Soybean School: Variety choice and population keys to lodging prevention

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When soybean plants lodge, bad things happen.

Ontario Ministry of Agriculture, Food and Rural Affairs soybean specialist Horst Bohner says growers are okay with the “power lean” — that’s when pod-laden plants tilt slightly under the weight of their bean bounty.

“But when they start to get close to the ground, and really lean over, you will often see more white mould in there and certainly  other leaf diseases, even pod and stem blight and all those kinds of things.” That’s lodging and it typically adds up to disease, maturity delays and a yield penalty.

On this episode of the RealAgriculture Soybean School, we catch up with Bohner at OMAFRA’s Elora research station where he’s assessing lodging in soybean research plots. He says 2023 growing conditions, including a very wet, cool month of August, contributed to considerable plant growth and biomass accumulation. At the Elora site, soybean plots showed up to a 50 per cent increase in biomass, which contributed to a significant in increase in lodging, compared to 2022. (Story continues after the video.)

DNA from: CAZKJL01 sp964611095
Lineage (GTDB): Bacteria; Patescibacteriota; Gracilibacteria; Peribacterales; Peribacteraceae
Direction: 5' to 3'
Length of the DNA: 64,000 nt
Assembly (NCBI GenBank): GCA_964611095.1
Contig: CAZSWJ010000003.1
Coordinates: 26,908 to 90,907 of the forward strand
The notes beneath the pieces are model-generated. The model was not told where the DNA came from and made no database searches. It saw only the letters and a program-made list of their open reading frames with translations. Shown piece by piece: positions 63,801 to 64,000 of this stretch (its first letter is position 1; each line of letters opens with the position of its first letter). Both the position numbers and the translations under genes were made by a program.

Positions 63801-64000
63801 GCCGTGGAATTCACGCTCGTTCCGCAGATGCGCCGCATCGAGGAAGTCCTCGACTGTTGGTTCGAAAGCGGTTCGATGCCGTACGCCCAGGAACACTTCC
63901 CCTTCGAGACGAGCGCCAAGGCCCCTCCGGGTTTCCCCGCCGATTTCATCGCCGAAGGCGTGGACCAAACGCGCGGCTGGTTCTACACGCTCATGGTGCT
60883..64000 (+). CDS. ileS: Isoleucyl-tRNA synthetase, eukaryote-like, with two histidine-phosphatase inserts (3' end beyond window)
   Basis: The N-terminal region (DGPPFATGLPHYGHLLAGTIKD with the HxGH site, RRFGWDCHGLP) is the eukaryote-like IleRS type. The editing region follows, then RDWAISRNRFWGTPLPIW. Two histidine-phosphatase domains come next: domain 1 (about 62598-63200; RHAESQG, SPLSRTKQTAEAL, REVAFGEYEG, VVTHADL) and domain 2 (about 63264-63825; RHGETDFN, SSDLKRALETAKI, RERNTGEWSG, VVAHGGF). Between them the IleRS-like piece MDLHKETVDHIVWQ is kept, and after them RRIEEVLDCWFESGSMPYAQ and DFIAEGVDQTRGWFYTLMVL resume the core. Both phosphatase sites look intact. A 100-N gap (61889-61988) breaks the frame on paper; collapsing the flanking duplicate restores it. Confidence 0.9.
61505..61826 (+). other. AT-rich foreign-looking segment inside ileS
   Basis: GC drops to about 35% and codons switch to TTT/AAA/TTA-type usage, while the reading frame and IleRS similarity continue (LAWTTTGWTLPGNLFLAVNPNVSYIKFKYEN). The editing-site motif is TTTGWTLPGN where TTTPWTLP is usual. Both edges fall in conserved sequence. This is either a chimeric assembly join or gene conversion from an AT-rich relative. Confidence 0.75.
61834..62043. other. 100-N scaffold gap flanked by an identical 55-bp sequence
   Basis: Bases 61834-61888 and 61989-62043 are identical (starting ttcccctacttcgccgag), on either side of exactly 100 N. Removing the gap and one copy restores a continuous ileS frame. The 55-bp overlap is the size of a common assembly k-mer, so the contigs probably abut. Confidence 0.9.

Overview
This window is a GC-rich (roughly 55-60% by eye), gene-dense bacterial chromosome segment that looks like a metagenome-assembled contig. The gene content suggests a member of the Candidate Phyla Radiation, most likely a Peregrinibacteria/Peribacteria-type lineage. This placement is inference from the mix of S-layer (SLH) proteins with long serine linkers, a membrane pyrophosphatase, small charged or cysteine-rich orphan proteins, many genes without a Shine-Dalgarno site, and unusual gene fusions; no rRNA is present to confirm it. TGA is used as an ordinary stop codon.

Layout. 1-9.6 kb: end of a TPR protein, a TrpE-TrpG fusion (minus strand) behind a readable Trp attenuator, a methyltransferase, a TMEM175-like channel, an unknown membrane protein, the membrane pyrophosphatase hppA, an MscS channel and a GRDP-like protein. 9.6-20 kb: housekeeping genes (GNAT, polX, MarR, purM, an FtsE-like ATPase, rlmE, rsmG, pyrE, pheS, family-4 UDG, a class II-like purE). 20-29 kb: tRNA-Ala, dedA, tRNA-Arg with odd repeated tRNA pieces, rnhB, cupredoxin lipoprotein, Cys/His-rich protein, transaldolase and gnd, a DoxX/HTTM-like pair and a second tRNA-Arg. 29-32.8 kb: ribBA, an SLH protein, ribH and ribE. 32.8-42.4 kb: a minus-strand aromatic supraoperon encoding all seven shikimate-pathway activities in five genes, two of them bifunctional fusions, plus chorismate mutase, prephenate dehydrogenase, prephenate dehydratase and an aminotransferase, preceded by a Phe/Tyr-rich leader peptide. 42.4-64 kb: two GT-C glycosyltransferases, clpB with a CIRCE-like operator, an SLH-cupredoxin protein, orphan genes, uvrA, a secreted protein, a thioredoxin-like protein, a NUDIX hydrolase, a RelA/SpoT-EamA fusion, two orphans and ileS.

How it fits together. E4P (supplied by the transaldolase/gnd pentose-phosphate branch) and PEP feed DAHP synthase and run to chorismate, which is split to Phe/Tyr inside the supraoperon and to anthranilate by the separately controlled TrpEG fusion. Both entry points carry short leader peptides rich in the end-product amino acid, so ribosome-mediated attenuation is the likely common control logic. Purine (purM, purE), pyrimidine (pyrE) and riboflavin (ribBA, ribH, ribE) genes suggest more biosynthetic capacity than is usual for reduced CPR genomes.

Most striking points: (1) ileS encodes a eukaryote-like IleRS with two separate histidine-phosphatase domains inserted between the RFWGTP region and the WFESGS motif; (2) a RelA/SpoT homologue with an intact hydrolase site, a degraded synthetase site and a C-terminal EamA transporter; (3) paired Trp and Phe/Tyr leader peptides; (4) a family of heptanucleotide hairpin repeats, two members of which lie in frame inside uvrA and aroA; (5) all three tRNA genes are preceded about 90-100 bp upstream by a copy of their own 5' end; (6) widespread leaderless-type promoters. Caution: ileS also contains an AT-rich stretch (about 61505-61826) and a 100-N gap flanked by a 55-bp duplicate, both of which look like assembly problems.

To help manage the potential of plants lodging, Bohner says growers need to consider several management options, including variety choice, plant populations, and fertility strategy.

Bohner says plant breeders have done a pretty good job of breeding for lodging and standability. He notes that performance trials provide lodging ratings that growers should consider when making variety choices. “If you have a field that has typically tall, lush, beautiful growing conditions for soybeans, you want to make sure you choose a variety that has a good lodging rating.” Growers may have to opt for a bean with a little less yield potential “but you don’t want those beans to lodge. That’s a big problem for us some years,” he adds.

It’s also critical for growers to get their plant populations right, especially in those fields that have a lot of growth potential, says Bohner. He notes that a 160,000 seeding rate is the standard recommendation for 15-inch rows and growers really need to consider how soil and growing conditions can impact the crop and their economic return if they push to higher populations.

In the video, Bohner also discusses nutrient choices and how fertility can impact the potential for lodging.

Tap here for more Soybean School videos.

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